Halloween night in the neighbourhood. What a nightmare.

Ghoulish dribbling, wolfish eyes. And they weren't even wearing masks.

These were the adults, pushing around children in prams who were too young to know the difference between Elm Street and Sesame Street.

Or dropping off car loads of kids to launch them on a gluttonous begging fest around the neighbourhood. Most of them I had never seen in our hood before.


Not that people cannot go trick or treating where they like, right? My own daughter shipped out to stay with a friend in Papamoa, having heard the Eastside lolly givers were more generous.

Celebrating any festival is great if it brings the family or community together. One of my friends had a gathering with a spooky themed feast. Or if it means a night of neighbourly bonding.

But what I witnessed was kids more intent on fleecing poor unsuspecting neighbours out of their last Werther's Original.

True, some kids seemed to be getting into the spirit in dress up, but others just had a token witch's hat or zombie mask as they walked around, not with a pocket or jar for lollies, but whole shopping baskets. I saw one with a back pack. Such greed for sugar and barely a smile for the giver, scary indeed.

In some suburbs, it was a case of one-upmanship in what offerings you doled out to the door-knocking ghostly beggars. Mount mums doled out colouring books and moisturisers. Papamoa didn't disappoint in quantity, if not so much in quality.

As for Matua, that seemed the place to be. A friend posted on Facebook that her husband had somehow managed to turn trick or treating with the kids into a pub crawl.

"Kids are back home tucked up in bed. Lord knows where their father is."

More friends from around the neighbourhood reported a sighting of the Matua fathers in charge of trick or treating who apparently had had a pit stop to sample some home brew.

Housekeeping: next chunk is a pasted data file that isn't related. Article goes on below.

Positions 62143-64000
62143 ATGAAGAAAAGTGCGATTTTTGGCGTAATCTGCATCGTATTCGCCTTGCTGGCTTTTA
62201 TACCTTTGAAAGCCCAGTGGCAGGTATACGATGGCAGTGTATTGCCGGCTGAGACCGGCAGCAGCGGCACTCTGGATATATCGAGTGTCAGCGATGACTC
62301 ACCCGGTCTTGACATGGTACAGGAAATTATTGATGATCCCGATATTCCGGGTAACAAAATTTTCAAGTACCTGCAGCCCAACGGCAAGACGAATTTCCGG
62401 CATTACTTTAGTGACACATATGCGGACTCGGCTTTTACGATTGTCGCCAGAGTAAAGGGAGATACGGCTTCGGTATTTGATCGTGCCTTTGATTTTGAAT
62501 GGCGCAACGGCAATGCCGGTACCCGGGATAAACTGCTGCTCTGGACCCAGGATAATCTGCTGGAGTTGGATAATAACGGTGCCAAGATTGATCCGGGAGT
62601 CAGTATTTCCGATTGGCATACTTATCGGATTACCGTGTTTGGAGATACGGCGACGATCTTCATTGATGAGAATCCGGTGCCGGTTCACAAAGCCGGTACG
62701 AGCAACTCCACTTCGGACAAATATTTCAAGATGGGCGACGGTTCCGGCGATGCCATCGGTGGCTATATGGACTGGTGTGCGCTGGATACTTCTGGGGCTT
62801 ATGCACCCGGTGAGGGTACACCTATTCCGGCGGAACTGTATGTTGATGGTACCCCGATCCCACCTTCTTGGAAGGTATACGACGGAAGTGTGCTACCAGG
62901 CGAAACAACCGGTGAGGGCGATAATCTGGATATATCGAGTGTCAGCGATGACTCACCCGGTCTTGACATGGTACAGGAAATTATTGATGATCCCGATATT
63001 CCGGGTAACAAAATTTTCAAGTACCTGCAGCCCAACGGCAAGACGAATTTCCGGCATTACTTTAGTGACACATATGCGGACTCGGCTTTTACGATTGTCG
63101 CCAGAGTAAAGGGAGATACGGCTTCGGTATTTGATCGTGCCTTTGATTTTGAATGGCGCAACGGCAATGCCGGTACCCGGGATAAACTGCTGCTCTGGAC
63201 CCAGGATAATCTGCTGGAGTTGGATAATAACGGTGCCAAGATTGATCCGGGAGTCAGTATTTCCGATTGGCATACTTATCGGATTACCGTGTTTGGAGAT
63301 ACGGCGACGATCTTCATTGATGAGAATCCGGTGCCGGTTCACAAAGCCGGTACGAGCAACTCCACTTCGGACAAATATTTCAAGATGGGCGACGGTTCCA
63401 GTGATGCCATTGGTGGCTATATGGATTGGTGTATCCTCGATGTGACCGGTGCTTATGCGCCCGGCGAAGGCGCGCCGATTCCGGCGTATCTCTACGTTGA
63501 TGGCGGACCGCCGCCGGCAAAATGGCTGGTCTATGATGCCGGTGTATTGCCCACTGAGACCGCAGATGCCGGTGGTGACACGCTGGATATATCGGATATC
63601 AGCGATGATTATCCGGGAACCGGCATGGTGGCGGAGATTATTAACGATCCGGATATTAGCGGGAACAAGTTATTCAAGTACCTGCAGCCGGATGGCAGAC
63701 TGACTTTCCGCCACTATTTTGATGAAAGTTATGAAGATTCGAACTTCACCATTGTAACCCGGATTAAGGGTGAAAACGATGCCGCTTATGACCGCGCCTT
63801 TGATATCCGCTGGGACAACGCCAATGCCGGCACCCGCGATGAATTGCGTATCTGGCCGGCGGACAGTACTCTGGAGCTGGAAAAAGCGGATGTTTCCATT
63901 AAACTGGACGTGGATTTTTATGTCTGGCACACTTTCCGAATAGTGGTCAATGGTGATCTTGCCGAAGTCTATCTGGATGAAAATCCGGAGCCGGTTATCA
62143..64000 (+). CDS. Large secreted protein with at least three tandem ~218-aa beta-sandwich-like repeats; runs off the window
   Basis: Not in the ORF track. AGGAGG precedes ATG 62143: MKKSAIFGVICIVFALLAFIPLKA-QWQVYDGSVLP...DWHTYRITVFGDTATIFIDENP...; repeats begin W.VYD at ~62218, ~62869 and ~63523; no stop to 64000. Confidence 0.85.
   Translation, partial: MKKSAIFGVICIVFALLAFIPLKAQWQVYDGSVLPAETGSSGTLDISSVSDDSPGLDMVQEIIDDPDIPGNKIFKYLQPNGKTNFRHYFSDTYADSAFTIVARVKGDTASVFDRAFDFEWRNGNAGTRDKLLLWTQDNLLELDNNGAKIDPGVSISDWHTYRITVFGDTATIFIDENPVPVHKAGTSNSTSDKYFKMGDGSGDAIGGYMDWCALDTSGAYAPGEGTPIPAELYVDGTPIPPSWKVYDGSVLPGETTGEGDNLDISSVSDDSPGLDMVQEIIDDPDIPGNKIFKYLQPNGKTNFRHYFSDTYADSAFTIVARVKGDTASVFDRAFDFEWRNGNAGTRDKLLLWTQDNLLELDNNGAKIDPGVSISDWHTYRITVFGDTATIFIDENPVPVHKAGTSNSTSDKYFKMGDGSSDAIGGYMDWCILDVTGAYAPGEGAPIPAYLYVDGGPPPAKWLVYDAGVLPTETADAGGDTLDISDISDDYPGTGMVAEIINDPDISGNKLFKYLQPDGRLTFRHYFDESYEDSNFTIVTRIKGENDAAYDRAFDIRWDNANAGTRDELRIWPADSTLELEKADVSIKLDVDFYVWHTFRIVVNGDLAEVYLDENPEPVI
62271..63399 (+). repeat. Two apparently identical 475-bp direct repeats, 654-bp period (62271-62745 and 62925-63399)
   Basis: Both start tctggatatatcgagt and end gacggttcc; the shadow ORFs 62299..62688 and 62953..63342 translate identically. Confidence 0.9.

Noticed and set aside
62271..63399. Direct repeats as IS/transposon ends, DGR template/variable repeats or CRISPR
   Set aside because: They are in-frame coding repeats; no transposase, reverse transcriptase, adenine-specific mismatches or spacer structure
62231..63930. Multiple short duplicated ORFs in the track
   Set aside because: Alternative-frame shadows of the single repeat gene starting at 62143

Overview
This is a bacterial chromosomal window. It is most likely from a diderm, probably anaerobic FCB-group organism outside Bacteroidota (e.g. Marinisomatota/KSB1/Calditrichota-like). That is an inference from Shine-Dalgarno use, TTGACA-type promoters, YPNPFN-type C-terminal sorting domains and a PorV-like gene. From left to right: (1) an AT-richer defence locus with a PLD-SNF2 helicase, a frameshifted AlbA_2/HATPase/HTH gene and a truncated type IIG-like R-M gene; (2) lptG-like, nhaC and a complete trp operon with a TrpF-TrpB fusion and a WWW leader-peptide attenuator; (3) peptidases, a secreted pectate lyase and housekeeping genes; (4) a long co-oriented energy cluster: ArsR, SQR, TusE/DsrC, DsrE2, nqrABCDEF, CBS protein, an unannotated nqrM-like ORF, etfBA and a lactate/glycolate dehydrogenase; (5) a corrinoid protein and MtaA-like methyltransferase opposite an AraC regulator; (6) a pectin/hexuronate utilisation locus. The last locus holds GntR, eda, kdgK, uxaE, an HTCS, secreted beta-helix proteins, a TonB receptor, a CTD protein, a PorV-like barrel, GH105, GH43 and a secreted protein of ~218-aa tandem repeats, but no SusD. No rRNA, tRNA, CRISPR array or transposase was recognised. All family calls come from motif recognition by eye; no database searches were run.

Who can blame them? Ferrying around hordes of sugar-fuelled little people requires fuel of one's own.

Yes I am the Grinch of Trick or Treat. And the countdown to the silly season has only just begun.

Today is Guy Fawkes, where health and safety laws have put out the fire on organised community enjoyment, such as the long standing family orientated celebrations at St Mary's School.

Instead expect to spend the evening jumping out your skin at random firecrackers.

We have already had the Melbourne Cup. Racing days are such fun to dress up and attend with friends, but again, excess can turn a fun filled event of bubbles into a bacchanalian orgy.

I feel sorry for the woman now known as "the lady in the blue dress" since viral photo circulated of her during Melbourne Cup festivities of her riding the wheelie bin and tackling a guy to the ground, all in her dainty fascinator.

Then there is the dreaded run-up to Christmas. I used to love Christmas but now it is spoiled with gaudy money-grabbing commercialism that just makes me want to close my eyes and wake up on a beach in January. The fun of Santa lists unravelled by greed, the delight of Christmas decorations marred by commercial excess.

One Christmas celebration I do always love going to is the annual Christmas lights tour, where people decorate their houses to enchant others.

Go to places like Plover Place on Christmas Eve and you will see a true community celebration - there is no one selling anything, just gold coins for hospice if you can.

Annual festivals are what bring us together as people.

It would be a pity if they reflected our worst human tendencies towards greed and debauchery and self-interest rather than genuine celebrations that spread joy that doesn't cost a bag of lollies, an embarrassing hangover or a Christmas overdraft.